From John

Dear You

I hope that you are able to believe what I'm going to say, " Sooner or later, you will feel better".  I have had several episodes and even now don’t know exactly what caused them but I do know that I am learning how to manage them.  I know what it is like to say to yourself, ‘If I can last another five minutes, if I can last another five minutes, if I can ……..’, not knowing what was going to happen after those five minutes.  Sounds silly doesn’t it?  It isn’t silly, it’s awful. Why do we have to be the carriers of this curse?  

Look at the many geniuses who have had our problems, it must have some useful evolutionary use or it would have died out.  I’m certainly not a genius but neither am I stupid.  My three year old grandson says I’m bonkers, but I see that as praise.  Raymond Briggs, who wrote The Snowman, said that one of the nicest things ever said to him was from his niece, who said, ‘You’re not normal are you?’  Another word for ‘normal’ is ‘average’ and who wants to be average?

Just now you would like nothing better than to be ‘normal’, but when this feeling of unbelievable sadness passes, and it will pass, examine your successes, no matter how small, and think of all the people who never achieved what you have done. 

You are part of a group, and once you talk with friends, colleagues, family etc you will find that there’s a lot more us in this group than you could have imagined.  Some people you talk to will just not be able to understand.  I was listening on the radio to some of the athletes who were in the Paralympics and they referred to the ‘able bodied’ as ‘those who are not yet disabled’.  I have noticed that some of the ‘hard guys’ are the ones who fall suddenly. 

I’m not one of the hard guys.  I once hit a cast-iron brake drum with a hammer and the drum broke.  If I hit a piece of rubber with a hammer it bends and then comes back into shape.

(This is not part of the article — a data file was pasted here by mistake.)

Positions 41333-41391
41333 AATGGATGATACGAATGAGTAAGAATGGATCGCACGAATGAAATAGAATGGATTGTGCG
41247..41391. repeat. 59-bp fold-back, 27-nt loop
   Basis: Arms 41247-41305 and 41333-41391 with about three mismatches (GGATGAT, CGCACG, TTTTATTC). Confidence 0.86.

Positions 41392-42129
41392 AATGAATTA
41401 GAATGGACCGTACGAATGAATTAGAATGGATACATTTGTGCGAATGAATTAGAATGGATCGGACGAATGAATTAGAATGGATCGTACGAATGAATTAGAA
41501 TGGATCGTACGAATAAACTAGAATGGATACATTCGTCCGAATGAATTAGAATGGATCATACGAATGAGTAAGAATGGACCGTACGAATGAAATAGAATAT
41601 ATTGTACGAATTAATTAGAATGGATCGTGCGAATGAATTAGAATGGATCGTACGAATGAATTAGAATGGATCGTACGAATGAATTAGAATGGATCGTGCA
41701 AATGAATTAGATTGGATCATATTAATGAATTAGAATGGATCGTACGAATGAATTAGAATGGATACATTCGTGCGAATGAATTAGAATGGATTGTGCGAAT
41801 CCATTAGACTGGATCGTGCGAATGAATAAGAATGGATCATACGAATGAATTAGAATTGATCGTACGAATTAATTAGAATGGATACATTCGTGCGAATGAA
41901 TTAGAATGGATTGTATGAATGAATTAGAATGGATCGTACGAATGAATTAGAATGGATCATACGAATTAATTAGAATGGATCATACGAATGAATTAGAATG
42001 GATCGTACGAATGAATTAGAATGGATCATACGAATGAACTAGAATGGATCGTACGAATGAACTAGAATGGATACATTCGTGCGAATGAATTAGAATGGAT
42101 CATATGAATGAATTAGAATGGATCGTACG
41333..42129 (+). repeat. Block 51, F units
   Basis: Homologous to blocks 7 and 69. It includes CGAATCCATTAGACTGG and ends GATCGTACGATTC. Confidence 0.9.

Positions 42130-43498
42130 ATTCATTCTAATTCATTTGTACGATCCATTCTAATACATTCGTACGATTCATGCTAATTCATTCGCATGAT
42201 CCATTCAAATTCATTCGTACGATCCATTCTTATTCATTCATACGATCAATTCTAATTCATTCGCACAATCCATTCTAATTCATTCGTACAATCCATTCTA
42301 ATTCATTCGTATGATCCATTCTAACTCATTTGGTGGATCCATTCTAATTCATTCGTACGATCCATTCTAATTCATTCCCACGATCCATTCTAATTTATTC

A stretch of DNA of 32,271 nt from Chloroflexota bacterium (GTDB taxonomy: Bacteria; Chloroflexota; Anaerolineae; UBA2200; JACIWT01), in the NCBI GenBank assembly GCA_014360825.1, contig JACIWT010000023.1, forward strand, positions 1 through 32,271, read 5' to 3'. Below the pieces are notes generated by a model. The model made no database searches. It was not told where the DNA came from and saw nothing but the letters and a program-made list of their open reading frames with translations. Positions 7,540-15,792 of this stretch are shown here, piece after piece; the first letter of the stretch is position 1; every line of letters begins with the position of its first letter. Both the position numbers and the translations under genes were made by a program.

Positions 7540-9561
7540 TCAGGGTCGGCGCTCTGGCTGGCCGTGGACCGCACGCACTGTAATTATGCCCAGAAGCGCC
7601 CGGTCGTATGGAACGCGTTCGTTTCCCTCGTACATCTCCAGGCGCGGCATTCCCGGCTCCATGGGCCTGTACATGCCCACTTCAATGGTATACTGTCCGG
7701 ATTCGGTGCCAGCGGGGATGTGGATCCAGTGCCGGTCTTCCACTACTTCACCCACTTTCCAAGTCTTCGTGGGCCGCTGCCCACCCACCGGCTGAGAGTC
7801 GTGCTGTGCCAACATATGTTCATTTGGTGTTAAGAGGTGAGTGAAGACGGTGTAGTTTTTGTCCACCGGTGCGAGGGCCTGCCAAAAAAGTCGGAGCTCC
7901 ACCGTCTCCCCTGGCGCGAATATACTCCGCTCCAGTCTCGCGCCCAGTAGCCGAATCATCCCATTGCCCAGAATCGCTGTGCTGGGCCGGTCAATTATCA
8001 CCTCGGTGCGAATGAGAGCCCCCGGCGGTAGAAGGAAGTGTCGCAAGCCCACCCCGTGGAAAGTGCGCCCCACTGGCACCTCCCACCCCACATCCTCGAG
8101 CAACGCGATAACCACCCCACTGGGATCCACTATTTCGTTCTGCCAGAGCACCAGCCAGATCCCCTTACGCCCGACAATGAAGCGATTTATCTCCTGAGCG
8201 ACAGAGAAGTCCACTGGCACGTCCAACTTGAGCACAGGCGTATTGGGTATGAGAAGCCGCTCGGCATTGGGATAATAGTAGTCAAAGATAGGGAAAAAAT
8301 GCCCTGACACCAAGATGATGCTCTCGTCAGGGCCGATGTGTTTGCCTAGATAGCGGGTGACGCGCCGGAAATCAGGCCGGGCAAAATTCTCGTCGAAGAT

Many don’t like to admit to our difficulties but I have found that many of those I have told are relieved to know that they are not alone and their feelings are not a sign of weakness.

 Before retiring I was the Headteacher of a school for children with learning difficulties and pinched our school motto from Amnesty International, ‘Curse the darkness or light a candle’. It’s amazing how much light one candle can produce when you are in a very dark place.  Yes, I have used this thought to get me through some difficult periods.  Just doing little routine activities can feel like climbing a mountain which isn’t worth climbing.  Some little activities, like cleaning the brass fire surround whilst singing along to Rod Stewart, have brought me back from the edge. 

Our school song was from Chumbawamba’s, Tub Thumping, ‘I get knocked down, but I get up again.’  Many of the pupils had been ‘knocked down’, but got up time after time. 

Yes, I do take a small amount of medication every day, but what the hell!  It doesn’t make me go round giggling all day but at least I can giggle with friends until I have tears in my eyes and can’t get my breath. Now that’s a great feeling which can come back to you.

I now know that I may get ‘knocked down’ again, but I also know that I will get up again.

John